The major problem that the producers had, according to the Hollywood Reporter article, is that they couldn’t use any material from Psycho itself because Universal, who own the rights (Psycho went to Universal when Hitchcock joined Lew Wasserman in buying a stake in the studio following MCA’s purchase) refused to have any dealings with the Hitchcock production. This was because Patricia Hitchcock, who still controls the Hitchcock estate, didn’t want to support a film about her parents. Universal still have an interest in some of Hitchcock’s best-known films and didn’t want to offend his daughter. All Hitchcock’s TV shows had been made for Revue Studios, owned by MCA and subsequently part of Universal. All of this means that Hitchcock is ‘light’ on many aspects of the filmmaking process in those Revue Studios where Psycho was shot. Consequently, the film will probably disappoint hardcore fans. But if you just want to watch something entertaining, I think the film is fine. I should mention the director Sacha Gervasi, a Brit previously known for directing the heavy metal doc Anvil: The Story of Anvil (Canada 2008). I thought he supported his actors well and the film looks good in what Jeff Cronenweth has referred to as a bright Technicolor look created by shooting on a ‘RED Epic’ digital camera.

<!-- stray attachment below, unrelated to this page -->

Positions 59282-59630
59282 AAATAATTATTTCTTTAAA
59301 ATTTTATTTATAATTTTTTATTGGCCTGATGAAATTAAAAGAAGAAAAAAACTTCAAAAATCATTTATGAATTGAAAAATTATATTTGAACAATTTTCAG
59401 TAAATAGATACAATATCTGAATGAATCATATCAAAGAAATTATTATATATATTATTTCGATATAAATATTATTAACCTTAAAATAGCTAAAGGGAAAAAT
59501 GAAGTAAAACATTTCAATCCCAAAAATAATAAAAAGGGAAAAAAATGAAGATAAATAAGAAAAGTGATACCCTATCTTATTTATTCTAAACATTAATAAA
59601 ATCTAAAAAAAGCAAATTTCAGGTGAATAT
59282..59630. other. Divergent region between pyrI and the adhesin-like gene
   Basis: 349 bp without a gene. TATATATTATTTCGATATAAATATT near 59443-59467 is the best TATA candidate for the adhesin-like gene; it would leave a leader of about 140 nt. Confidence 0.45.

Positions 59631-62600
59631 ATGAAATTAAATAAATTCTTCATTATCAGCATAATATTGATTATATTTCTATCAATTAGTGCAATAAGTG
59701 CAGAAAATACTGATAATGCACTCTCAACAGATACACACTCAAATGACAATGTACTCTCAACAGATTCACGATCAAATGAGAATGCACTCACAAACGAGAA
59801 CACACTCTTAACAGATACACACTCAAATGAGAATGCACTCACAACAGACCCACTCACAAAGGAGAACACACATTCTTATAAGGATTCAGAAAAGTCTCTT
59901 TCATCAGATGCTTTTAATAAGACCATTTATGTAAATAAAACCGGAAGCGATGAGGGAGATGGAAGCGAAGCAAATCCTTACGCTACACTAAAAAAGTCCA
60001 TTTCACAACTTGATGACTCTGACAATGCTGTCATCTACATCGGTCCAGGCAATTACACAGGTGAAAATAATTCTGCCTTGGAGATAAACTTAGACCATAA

The first of the two recent Hitchcock films was broadcast on BBC2 on Boxing Day. Produced for HBO, The Girl focuses on the difficult relationship between Alfred Hitchcock and his new blonde star Tippi Hedren during the production of The Birds and Marnie during 1961-3. (The second film, Hitchcock, is released in the UK in February 2013 and deals with the making of Psycho in 1959.)
‘The Girl’ was the name Hitchcock (played in this case by Toby Jones) and his wife Alma (Imelda Staunton) gave to Tippi Hedren (Sienna Miller). The script is by Gwyneth Hughes (an experienced UK TV writer) who drew on a book by Donald Spoto (Spellbound by Beauty: Alfred Hitchcock and his Leading Ladies) which in turn refers to interviews given by Hedren herself. Hitchcock, a notorious prankster with a history of sexual repression, has been accused of ‘controlling’ Hedren and forcing her into situations in which he abused her with acts of psychological cruelty, sexual suggestion and possibly direct sexual assault. He had been married to Alma since 1926 and she is presented as partly complicit in casting Hedren, a former model with no previous feature roles, as ‘our girl’. Later in the narrative it is suggested that Alma was upset by her husband’s obsession with his star.